Friday, January 15, 2016

Rolla Republican, St. Louis Democrat working together on mental health issues

(From Rep. Keith Frederick, R-Rolla)

I am pictured here with my colleague, Representative Genise Montecillo, (D-St. Louis).

We met together twice this week in between our other activities to work on a common interest that we both have regarding the prevention of suicide and expanding awareness of mental health issues such as depression. 

Representative Montecillo is from the minority party, and there are many issues that we don't see eye to eye, which is natural since we represent different constituencies. We have been able to set those issues aside to begin working together to tackle a thorny, difficult, and complicated problem and to try to impact the rate of suicide within our state. I have worked to raise awareness about depression and suicide among medical students in our six medical schools in Missouri. 

 Representative Montecillo and I have joined together to work on this issue, and to try to expand it to address these challenges for all the citizens in our state at risk. She plans to attend an event in St. Louis with me on February 4, 2016 which will seek to raise awareness of depression and suicide among medical students and positions and it will also have the goal of raising funds. The funds raised will go to support a documentary film that is being developed on the topic and the title of this film is "Do No Harm". There will be many in attendance that have been working on this issue, who are knowledgeable about it, and are passionately committed to making a difference. 
I believe the fact that Representative Montecillo and I are working together, in a bipartisan fashion, will help to showcase that this problem is not a conservative or a liberal problem, it is not a Republican or Democrat problem, but rather is a problem that we experience as human beings when we are placed in certain stressful situations over a long period of time. We have discussed a number of other avenues available for us to seek to make a difference, and this will be an ongoing effort for us. I spoke with her about an effort that is underway within the department of social services, where a waiver is being sought from the federal government regarding our Medicaid program.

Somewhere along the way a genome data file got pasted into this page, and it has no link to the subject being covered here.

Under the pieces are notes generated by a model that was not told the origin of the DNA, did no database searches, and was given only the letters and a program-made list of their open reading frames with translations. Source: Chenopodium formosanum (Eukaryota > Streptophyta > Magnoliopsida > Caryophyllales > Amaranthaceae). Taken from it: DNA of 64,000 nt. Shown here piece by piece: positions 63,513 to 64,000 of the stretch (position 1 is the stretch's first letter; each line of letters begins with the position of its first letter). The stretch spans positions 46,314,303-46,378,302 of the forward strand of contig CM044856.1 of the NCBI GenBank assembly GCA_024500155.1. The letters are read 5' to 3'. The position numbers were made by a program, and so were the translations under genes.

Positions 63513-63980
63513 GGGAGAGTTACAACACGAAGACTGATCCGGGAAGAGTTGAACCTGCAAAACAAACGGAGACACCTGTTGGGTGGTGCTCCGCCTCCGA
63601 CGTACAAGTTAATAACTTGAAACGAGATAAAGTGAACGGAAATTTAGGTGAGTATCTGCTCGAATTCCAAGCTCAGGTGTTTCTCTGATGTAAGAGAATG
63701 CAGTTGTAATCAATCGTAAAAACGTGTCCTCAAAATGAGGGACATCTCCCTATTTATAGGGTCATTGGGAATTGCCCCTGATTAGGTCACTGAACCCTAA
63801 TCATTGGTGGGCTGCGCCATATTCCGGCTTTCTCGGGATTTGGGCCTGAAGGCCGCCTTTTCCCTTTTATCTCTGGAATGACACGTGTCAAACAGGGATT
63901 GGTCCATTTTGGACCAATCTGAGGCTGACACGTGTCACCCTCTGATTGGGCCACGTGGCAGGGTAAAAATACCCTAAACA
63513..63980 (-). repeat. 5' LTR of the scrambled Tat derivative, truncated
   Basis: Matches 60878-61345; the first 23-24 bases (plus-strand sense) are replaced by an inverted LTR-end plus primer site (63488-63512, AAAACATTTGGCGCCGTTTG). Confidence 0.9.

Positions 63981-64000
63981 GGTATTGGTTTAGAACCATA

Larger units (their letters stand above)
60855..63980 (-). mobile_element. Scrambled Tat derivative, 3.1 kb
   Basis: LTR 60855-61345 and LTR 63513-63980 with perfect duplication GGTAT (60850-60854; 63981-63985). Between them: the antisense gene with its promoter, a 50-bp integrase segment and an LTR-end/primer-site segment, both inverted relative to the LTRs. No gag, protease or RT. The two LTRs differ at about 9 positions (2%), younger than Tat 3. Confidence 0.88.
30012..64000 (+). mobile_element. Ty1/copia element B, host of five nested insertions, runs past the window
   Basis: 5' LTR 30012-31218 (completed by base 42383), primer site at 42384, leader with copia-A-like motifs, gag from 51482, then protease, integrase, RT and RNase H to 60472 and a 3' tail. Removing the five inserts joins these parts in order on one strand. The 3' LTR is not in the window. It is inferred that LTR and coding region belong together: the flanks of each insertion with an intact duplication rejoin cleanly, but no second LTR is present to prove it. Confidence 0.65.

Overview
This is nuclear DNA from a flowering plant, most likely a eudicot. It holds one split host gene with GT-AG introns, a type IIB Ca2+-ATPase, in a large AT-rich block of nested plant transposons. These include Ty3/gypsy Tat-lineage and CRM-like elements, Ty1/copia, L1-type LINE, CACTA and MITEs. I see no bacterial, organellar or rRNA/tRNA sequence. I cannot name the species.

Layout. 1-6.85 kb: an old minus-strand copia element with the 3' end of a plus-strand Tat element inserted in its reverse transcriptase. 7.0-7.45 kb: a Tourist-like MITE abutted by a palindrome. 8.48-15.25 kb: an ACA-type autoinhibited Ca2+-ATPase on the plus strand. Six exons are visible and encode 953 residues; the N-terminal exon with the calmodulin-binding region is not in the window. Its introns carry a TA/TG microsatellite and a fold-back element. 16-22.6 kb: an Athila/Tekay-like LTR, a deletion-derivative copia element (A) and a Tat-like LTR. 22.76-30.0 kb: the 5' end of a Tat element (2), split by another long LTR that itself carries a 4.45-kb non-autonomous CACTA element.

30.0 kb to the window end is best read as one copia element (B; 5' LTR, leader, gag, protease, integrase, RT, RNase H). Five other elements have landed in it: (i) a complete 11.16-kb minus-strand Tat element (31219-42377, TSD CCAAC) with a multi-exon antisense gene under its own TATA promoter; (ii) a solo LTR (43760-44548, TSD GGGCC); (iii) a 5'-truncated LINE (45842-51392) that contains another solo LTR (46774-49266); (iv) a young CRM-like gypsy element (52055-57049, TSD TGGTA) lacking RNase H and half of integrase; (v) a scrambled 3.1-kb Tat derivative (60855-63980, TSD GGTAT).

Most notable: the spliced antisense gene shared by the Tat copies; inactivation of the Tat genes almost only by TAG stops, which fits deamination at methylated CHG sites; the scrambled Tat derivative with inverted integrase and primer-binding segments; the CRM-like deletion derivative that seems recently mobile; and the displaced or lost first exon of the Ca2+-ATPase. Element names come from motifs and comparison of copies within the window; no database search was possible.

It would be a bit into the weeds to tell you the exact mechanism that is being pursued, but suffice it to say that for those individuals who find themselves in extreme duress, and involved either with the judicial system or with law-enforcement, this waiver, if granted, would allow more of them access to mental health care that is sorely needed at a time of crisis. 

This is called an 1115 waiver and it is a method for the state to petition the federal government to allow certain changes to the Medicaid program based on particular circumstances within a state.
We plan to meet with the Department of Mental Health to assess what their current efforts are and to explore what may be done in the future.

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